One to Watch

Kris Coolens’ figurative paintings encourage introspective reflection

Belgian artist Kris Coolens paints introspective portraits as part of his own search to understand the inexplicable–life, death, consciousness, and the universe. His compositions shift focus away from the physical body. His subjects are often meditative, serene, and removed from a tangible setting or context, allowing viewers to instead reflect on inner thoughts of self-discovery, awareness, and disconnection of the ego.

Kris has been nominated for awards and is the recipient of numerous prizes, including the Prize of the Jury, Kunst-ID #2, Belgium and the Public Vote Price, Brakel, Belgium. His works have been exhibited in Belgium and abroad, most recently at Art Busan 2016 and a solo show titled “Facing the Window” at Gallery Aile in South Korea. His paintings are housed in private collections in Belgium, London, the US, South Korea, France, Germany, and Norway.

What are the major themes you pursue in your work? 

The subjects in my paintings don’t connect to the spectator. They mostly seem to be in a meditative state, imperturbable. They find themselves in a mysterious yet peaceful tranquility. They seem to have found a certain level of awareness. There is no notion of time, the context is irrelevant. While painting them, it helps me with my own quest in inexplicable things like life, death, consciousness, the universe–things where science leaves us with personal beliefs rather than a conclusive explanation.

By looking at my paintings, I hope the spectator starts an introspective journey himself, trying to discover his very essence. What are you left with, when you strip yourself down from all your physical features, from that physical vessel that is constantly changing, where every second, millions of cells are being replaced by others. Just imagine this: By the time you finish reading this sentence, 50 million of your cells will have died and been replaced by others. So what cell in particular are you identifying yourself with?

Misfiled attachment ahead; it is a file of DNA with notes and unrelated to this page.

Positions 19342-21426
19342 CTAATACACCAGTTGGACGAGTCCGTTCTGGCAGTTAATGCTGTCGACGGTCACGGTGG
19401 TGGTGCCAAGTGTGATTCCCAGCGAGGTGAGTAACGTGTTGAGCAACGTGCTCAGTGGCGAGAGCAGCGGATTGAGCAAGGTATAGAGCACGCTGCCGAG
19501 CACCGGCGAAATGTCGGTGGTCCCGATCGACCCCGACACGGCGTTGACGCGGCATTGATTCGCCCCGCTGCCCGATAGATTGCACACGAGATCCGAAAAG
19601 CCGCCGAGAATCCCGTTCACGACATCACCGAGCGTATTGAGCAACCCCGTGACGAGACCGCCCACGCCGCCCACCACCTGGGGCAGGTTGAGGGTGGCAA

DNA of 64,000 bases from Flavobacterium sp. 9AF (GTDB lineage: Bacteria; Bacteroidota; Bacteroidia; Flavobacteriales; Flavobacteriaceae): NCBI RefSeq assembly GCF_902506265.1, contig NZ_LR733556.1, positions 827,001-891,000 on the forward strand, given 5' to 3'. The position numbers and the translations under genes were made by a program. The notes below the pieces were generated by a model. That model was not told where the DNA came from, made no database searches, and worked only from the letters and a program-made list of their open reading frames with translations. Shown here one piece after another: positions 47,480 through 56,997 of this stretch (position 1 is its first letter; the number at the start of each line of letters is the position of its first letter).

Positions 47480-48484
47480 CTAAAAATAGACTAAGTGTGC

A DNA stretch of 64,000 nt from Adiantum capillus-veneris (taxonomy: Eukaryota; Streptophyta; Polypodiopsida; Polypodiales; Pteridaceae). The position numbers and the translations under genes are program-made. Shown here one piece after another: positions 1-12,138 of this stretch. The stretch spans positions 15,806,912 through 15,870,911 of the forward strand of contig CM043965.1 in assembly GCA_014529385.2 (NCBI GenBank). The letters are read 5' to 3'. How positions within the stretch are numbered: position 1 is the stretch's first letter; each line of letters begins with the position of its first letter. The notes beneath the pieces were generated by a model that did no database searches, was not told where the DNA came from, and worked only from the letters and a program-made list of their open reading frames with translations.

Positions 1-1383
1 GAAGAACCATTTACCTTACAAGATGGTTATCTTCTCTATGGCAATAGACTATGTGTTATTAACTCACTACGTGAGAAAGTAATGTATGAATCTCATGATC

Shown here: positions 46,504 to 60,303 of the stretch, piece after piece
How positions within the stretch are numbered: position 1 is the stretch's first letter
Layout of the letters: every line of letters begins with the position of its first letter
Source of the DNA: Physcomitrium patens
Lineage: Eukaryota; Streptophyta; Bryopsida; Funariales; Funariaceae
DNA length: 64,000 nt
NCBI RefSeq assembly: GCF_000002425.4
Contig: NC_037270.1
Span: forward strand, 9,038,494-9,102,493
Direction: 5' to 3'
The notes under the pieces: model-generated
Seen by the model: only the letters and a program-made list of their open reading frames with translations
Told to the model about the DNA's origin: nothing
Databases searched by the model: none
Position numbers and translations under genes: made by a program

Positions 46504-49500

This thought feeds my conviction that I’m not my body or any particular part of it. Your physical appearance today is only a temporary manifestation of that continuously vibrating energy, the same energy that makes up the whole universe. Nothing is really solid. If you would look at the whole world at a subatomic level, you would only see vibrations in a unified field. Everything in the world is connected. It is all merged together, and the level of vibrations determine the type of manifestation. Everything is in constant change. Nothing ever disappears, it only transforms.

I have no intention to proclaim my personal conviction on this because it is too elaborate, I just hope to trigger some ideas. While listening to recordings of different philosophers on the subject, it was the British philosopher Alan Watts that was the first to trigger my attention when he stated the following about death and birth: “Imagine how it would be like to go to sleep and never wake up. If you think about it long enough you will find out that it will impose another question to you: what was it like to wake up after having never gone to sleep.”

What was the best advice given to you as an artist?  

At a pure technical level, when I was in art school drawing from live models, my teacher said, “Draw what you see, not what you think you see.” Since my work is highly figurative, this tip can still help me today when the going gets tough.

 Prefer to work with music or in silence? 

Music is very powerful. It can really help to create a certain mood that enhances the image I’m putting down, but sometimes I enter my studio already very focused on something, that I simply forget to put on some music and only notice the silence after I put my brushes down. If I feel that music annoys me, it mostly means I’m not in a good mood to paint, and I better call it a day then. So I consider music as a reliable barometer for my muse.

If you could only have one piece of art in your life, what would it be? 

Any painting by Michael Borremans. The imagery in his paintings seems to come from another parallel world. Disconnected from the standards in our world, but yet very similar and with a determined hidden agenda. The mystery fascinates me endlessly. Moreover, his technique is exquisite.

Who are your favorite writers?

I’m not spending much time reading. I can’t lose myself in books, I find it hard to stay focused. If I read something, it’s mostly a biography of inspirational people. But mainly, reading doesn’t really fit in my time management nowadays; when I’m reading, I’m not painting.

About the Author

Jessica McQueen is Associate Curator at Saatchi Art. Need help finding art? Contact her via our free Art Advisory service at